5 tips when engaging MA plans
- Go big or go home. Make sure you have enough patient capacity to make an MA plan worth your while, says Zimmerman. “First, you need enough patients — that is, a sufficient panel size — to trigger desired behavior changes in the doctors; with only a few patients, it’s not enough to change the way they practice,” says Zimmerman. “Second, you need to have enough patients from a risk standpoint… [so] one outlier patient hopefully won’t throw you off target if you have others to mitigate.”
- Have your head on straight. Is the model right for you and vice versa? “Practices need strong clinical and financial leadership,” says Zimmerman. “The physician organizations need several key components: the right culture and leadership, the right incentives and compensation model, the right information, the right care delivery model and the willingness to invest in the right resources. The physician organizations also need to be open to and embrace change.”
- Check outside costs. Make sure you get some idea of what services will cost your patients on these plans outside your office, especially if you expect your population to need them a lot. For example, “skilled nursing facilitycosts may be different to patients in a Medicare Advantage plan as opposed to the basic Medicare plan,” says Omar Baker, M.D., co-president, chief quality and safety officer and director of performance improvement of Riverside Medical Group in Secaucus, N.J. They also may have different charges for service windows, such as the first 20 days, and other features that may be important to your patients.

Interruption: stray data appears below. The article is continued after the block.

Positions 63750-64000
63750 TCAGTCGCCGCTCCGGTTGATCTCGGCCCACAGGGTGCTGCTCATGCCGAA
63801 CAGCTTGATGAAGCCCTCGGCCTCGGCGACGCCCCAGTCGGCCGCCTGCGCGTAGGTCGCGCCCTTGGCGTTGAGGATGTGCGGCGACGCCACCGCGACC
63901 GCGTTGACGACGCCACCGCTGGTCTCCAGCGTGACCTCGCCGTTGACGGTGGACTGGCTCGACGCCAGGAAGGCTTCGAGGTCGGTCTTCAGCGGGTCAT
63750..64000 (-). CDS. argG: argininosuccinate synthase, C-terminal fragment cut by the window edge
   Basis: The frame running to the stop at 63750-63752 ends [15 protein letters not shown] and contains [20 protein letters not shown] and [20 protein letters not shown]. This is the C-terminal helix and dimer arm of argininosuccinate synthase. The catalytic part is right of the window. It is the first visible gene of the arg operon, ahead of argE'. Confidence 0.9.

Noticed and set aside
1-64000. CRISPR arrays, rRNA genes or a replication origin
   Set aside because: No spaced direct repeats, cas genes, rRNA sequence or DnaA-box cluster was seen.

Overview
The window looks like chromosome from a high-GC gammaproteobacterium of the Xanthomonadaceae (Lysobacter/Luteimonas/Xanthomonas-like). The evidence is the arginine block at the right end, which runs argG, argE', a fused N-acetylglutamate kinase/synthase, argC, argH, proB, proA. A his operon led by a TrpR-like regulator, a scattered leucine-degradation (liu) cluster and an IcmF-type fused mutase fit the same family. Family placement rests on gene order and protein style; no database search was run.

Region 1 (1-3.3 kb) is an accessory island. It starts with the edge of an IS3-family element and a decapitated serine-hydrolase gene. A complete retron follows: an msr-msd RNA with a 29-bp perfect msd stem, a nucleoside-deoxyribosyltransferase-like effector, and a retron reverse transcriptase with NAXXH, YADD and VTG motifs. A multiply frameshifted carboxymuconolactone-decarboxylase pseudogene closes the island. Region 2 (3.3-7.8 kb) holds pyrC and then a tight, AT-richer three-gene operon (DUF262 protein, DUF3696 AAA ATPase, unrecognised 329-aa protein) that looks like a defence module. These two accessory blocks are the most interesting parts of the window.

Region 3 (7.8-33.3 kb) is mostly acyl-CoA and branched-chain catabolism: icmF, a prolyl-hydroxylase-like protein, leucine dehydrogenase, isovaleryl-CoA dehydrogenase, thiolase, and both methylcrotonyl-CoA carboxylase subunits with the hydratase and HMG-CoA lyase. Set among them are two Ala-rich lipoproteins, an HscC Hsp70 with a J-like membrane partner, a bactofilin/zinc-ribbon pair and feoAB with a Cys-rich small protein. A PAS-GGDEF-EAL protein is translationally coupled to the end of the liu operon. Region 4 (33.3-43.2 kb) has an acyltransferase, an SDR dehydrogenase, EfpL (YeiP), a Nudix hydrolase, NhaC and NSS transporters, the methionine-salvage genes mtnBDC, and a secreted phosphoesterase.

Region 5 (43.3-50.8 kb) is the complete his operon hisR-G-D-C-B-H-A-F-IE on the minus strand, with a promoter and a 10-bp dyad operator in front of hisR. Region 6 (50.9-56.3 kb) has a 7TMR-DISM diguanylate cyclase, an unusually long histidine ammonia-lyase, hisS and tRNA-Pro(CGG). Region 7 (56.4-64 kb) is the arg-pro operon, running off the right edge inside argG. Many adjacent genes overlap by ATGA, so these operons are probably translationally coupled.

- Bargain hard. If you decide to shop payers, be tough with the negotiations, says Brian Donovan, vice president of business development for SE Healthcare Quality Consulting in Charleston, S.C. “[Value-based] programs can make the allure of participating in a new product or network more enticing, but you have to closely pay attention to the key business and financial terms of the deal,” he says. So be aggressive about getting clear numbers, says Donovan — not only in a fee schedule, but also for care coordination per-member, per-month fees; quality benchmarks; and any other payments they might offer for specific care targets.
- Go for top-rated plans. Not only CMS but also independent groups like IHA provide star ratings for plans that are seen by patients and care partners. “When you decide to see patients insured under Medicare Advantage, do your homework … you’re putting your patients’ care and personal reputation on the line,” says Rebhur. “It’s better to be associated with a plan that has achieved high scores by Medicare and has demonstrated a higher quality of care and patient satisfaction.” — Roy Edroso (firstname.lastname@example.org)